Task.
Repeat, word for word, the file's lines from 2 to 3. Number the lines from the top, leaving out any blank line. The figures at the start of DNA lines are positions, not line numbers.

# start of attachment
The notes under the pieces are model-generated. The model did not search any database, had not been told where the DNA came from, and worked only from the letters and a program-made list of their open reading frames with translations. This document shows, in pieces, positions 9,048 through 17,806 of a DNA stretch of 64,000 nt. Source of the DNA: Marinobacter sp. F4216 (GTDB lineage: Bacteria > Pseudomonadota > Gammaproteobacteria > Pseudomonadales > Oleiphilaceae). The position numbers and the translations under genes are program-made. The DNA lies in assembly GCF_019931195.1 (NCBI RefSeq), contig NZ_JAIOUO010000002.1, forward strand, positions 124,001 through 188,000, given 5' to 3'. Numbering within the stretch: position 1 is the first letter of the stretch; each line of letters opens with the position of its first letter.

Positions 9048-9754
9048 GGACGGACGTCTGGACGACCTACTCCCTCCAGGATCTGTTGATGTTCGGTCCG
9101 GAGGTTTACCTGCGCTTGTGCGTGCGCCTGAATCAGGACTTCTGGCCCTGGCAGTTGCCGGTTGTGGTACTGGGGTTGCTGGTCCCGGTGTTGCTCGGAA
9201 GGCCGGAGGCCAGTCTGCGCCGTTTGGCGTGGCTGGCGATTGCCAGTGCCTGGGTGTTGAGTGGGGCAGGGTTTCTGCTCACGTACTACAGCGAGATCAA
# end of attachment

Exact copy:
Positions 9048-9754
9048 GGACGGACGTCTGGACGACCTACTCCCTCCAGGATCTGTTGATGTTCGGTCCG